About Pandava Caves

The Pandava Caves are located near Kadri Manjunath temple in Mangalore, Karnataka. Historians found that the current temple was a Buddhist monastery known as Kandarika Vihara. The shrine had a standing Buddha image in it. This image was replaced by the King Kundvarma of the Alupa dynasty, who was a devotee of Shiva. However it was not the Buddha but a bodhisattva who was historically integrated with Shiva. Historians concluded that the vihara was originally a centre of the cult of the bodhisattva Manjusri. This temple was one of the famous centres of learning and pilgrimage until the 11th century AD. This particular doctrine opened the doors for Tantric religion. Both Shilinga and the bodhisattva were worshipped for many centuries until the Buddhist temple was converted to a purely Saivite temple.
A view of Ajanta caves after monsoons

Buddhist caves in India – An achievement of craftsmanship

The Buddhist caves in India form an important part of Indian rock-cut architecture, and are among the most prolific examples of rock-cut architecture around the world. There are more than 1,500 known rock cut structures in India, out of which about 1000 were made by Buddhists, 300 by Hindus, and 200 by Jains. Many of these structures contain works of art of global importance, and many later caves from the Mahayana period are adorned .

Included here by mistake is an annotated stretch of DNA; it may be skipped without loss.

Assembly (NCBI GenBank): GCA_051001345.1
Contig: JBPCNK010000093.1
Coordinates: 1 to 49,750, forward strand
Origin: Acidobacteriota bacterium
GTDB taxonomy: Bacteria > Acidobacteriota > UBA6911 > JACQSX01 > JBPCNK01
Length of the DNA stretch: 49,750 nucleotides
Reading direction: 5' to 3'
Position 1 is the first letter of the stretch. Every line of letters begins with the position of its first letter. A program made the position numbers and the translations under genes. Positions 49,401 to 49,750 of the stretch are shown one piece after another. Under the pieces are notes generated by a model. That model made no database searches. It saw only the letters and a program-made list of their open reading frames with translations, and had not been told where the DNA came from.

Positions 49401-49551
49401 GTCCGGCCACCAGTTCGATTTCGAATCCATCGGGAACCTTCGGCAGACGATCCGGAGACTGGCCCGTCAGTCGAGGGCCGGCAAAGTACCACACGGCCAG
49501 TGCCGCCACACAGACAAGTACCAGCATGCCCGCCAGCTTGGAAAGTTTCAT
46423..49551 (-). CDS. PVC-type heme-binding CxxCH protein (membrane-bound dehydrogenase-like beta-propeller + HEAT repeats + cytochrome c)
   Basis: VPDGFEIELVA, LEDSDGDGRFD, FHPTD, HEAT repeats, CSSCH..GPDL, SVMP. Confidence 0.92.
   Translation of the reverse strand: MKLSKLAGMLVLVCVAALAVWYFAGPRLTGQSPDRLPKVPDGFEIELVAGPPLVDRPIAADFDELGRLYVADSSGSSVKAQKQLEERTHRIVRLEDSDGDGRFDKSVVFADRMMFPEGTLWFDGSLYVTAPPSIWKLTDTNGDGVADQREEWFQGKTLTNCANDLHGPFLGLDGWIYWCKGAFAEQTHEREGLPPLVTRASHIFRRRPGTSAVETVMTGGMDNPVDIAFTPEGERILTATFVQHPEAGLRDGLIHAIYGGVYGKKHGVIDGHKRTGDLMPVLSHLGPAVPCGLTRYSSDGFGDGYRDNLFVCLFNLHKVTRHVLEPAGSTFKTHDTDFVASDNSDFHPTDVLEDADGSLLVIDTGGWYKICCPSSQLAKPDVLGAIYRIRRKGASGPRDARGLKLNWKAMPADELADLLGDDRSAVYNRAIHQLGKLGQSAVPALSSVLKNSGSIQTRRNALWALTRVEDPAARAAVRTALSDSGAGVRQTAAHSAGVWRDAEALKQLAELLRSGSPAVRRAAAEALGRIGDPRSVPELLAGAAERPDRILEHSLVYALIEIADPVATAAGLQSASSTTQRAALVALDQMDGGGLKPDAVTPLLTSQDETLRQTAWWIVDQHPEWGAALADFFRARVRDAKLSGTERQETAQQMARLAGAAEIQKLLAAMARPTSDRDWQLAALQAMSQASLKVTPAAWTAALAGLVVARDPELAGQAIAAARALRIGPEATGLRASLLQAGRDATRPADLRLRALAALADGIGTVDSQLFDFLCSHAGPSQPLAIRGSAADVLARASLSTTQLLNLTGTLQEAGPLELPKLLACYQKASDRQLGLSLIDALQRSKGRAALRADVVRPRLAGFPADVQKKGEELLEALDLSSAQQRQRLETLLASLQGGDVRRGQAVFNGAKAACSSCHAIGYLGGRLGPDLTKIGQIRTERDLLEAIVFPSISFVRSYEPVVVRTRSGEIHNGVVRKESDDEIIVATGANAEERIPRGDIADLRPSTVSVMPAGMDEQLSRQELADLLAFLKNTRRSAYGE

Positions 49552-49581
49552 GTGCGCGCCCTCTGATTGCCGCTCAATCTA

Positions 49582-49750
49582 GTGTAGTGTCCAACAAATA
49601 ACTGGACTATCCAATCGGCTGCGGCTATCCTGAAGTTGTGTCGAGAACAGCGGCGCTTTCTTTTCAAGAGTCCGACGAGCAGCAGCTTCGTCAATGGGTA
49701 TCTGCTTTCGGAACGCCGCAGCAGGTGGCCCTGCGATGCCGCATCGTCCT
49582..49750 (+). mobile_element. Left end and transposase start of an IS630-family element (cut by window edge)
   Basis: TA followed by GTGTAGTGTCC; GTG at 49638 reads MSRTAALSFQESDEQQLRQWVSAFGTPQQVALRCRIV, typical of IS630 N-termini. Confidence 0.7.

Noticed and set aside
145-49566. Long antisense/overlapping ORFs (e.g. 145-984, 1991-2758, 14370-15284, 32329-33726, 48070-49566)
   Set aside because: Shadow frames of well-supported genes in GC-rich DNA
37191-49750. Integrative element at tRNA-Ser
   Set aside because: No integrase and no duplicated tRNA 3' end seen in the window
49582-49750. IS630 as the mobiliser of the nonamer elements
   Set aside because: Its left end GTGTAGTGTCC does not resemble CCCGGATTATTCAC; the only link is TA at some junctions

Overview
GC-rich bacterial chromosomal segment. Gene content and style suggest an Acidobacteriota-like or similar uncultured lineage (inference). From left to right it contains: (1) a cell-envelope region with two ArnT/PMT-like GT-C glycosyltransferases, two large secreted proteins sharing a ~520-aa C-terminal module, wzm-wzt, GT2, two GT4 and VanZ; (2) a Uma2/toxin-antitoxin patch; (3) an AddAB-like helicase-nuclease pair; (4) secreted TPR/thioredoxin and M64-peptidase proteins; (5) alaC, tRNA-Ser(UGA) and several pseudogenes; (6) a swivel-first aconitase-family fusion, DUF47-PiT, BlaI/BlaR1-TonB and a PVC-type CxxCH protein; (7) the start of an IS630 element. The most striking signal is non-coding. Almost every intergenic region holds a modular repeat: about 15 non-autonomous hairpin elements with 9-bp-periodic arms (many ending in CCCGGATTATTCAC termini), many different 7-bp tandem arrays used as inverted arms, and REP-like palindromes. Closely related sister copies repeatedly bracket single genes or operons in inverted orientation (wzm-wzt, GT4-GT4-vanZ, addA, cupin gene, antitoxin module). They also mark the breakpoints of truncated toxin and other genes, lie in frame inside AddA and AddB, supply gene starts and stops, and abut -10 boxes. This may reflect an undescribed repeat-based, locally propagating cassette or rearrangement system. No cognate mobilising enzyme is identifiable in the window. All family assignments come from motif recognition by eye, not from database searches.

"Great Buddha Statue" at Bodh Gaya

Historical Buddhist pilgrimage sites in India

In religion and spirituality, a pilgrimage is a long journey or search of great moral significance. Sometimes, it is a journey to a sacred place or to a shrine of importance to a person's beliefs and faith. Members of every major religion participate in pilgrimages. A person who makes such a journey is called a pilgrim. Among the four major sites of pilgrimage one is in Nepal: - Lumbini, where Buddha was born and the three .